Saying bye bye AHC, hello OME... (1 Viewer)

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Oct 1, 2007
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OME parts are in, installing next week-ish. Pulling the AHC system (actually, disconnecting, to be more accurate) and going with OME t-bars, N133 fronts/N101 rear, 865s and diff drop. With no bumpers, hoping to settle in at about 1-1.5" lift (don't need or want more) and firm ride. I keep my suspension setting on "sport" most of the time with AHC, and hoping the new setup is similar in firmness but actually handles better. Using the N133/N101 rather than nitro sports should do it. We'll see.

Pulled the factory roof rack and installed Front Runner load bars. on my 2006, this is not without some issues. I can post more on this seperately if there is interest. Also added Slee's slider steps. Truly a great product, but I may not keep them. I'm questioning the need for my uses (ok, I don't actually "need" them) and they are actually hindering ingress-egress in some ways. I will decide when the lift is done.

Tires are a problem - the 285/65/18 BFGs have radically hurt the on-road handling from the 275/65/18 BFGs that I had. I'm trying to decide whether to drop back down to the 275/65/18 BFGs, go to Nitto or Toyo in one of these two sizes, or go to Michelin AT2s in 285/65/18. I think the 285 size will seem proportionately correct once the OME is installed, but the handling in the BFG in this size makes daily driving less enjoyable. Any advice on Michelin in 285 vs BFG in 275?

WIll post pics when OME is in.
 

re_guderian

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I'm interested to hear your impressions with an unloaded truck on the firmness of the ride. Are you doing the install yourself?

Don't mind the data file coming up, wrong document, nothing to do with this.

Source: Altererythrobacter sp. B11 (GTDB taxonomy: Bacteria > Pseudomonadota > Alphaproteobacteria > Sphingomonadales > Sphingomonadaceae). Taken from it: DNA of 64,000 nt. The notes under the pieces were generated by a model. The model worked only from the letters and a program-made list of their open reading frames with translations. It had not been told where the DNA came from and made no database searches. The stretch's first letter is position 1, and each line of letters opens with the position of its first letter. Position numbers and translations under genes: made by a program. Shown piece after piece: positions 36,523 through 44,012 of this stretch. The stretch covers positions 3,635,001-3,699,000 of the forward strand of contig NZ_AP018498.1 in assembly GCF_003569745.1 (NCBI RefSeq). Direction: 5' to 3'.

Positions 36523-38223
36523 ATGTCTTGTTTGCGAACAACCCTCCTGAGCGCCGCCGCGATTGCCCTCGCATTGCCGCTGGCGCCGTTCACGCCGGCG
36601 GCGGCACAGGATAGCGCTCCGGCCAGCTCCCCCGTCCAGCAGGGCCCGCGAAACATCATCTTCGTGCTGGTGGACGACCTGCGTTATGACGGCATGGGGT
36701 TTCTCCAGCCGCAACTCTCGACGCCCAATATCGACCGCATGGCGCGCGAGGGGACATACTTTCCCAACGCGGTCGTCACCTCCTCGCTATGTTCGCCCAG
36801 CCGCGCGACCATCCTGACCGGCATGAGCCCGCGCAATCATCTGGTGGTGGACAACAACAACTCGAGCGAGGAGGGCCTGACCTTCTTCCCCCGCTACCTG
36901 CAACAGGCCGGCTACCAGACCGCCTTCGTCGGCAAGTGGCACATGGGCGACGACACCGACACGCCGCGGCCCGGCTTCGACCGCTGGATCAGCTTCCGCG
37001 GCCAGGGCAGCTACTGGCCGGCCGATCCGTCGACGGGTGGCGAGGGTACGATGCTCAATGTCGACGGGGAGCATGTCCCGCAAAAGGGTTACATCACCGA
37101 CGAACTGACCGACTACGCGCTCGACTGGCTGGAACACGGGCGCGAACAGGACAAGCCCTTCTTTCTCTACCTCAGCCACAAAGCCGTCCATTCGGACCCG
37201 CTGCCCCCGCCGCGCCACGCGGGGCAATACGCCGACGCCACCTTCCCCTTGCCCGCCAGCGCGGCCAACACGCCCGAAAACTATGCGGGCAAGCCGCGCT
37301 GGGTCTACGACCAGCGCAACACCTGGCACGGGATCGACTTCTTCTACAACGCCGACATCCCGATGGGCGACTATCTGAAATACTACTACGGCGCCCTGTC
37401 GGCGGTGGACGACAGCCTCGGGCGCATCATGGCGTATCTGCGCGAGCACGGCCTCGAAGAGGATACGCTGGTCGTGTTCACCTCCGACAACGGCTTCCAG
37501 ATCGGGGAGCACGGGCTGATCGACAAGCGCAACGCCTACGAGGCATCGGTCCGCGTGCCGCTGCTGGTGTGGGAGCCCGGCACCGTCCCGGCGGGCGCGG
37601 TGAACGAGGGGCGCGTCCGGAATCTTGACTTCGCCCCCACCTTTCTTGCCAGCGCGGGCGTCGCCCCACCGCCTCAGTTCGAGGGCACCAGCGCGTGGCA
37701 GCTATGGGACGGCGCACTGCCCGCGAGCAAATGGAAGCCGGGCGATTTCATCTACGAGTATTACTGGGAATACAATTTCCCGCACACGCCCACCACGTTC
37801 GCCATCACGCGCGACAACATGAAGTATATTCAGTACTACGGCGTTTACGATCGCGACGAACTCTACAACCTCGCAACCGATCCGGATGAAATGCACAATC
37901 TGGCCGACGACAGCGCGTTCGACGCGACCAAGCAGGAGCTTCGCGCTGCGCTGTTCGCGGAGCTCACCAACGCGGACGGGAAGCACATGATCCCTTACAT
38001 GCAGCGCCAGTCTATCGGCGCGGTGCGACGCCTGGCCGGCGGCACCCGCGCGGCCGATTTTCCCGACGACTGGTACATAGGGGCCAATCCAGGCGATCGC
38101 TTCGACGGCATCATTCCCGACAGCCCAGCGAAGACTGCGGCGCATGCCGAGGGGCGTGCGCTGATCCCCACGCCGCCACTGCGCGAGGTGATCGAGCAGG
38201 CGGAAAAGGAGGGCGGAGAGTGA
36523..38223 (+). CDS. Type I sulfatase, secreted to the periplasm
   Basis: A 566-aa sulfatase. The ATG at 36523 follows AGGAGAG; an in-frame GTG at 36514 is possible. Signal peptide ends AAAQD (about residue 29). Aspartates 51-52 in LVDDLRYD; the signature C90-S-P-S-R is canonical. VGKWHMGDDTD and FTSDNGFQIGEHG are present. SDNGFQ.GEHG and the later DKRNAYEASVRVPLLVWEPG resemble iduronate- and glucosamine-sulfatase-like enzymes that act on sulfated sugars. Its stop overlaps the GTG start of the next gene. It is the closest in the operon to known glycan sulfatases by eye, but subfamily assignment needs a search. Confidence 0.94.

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Tires are a problem - the 285/65/18 BFGs have radically hurt the on-road handling from the 275/65/18 BFGs that I had. I'm trying to decide whether to drop back down to the 275/65/18 BFGs, go to Nitto or Toyo in one of these two sizes, or go to Michelin AT2s in 285/65/18. I think the 285 size will seem proportionately correct once the OME is installed, but the handling in the BFG in this size makes daily driving less enjoyable. Any advice on Michelin in 285 vs BFG in 275?

I can't comment on the 285s, as I've have neither had them and nor ever driven/riden in a vehicle that had them. But I can say I had a very positive experience in moving from 275/65R18 Revo 2's to 275/70R18 BFG AT KOs. I don't feel like I gave up much in terms of comfort/road noise, etc. But I'm excited about the visual change, and the 1.2" in increased diameter...
 
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i cant wait to drive my truck next friday...after seeing the picture below of my ahc shocks, ome is gonna be schaweeeet
26147_413313348202_590898202_5291004_1829214_n.jpg
 
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Also added Slee's slider steps. Truly a great product, but I may not keep them. I'm questioning the need for my uses (ok, I don't actually "need" them) and they are actually hindering ingress-egress in some ways. I will decide when the lift is done.

I am curious about your ingress-egress problem with the sliders and maybe this belongs in a separate thread, but I would like to hear (like to see pics too) of exactly what the problem is, as I have had my eye on these and would like to know more about the issue you are having.
:popcorn:

Jonathan

PS May be asking first dibs if you will be selling them...
 

re_guderian

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While you wait for the OP to chime in, I'll give you my opinion of them. They are not a running-board replacement that doubles as body protection, they are a slider than can in some instances be stepped on to help get in... In other words, for people with size 13 clods like mine, they're a little too close to the body vertically to be effectual during exit (and you have to remember to get your heel out further to clear them), and you have to be careful not to wedge your toe on the way in. Not a knock on the product at all (they rock), just the nature of the beast. Their primary function isn't to ease entry/exit of the vehicle, that's all. They're better at aiding entry/exit than regular sliders, and worse than OEM running boards, but give way better protection (if you consider the running boards giving any protection at all).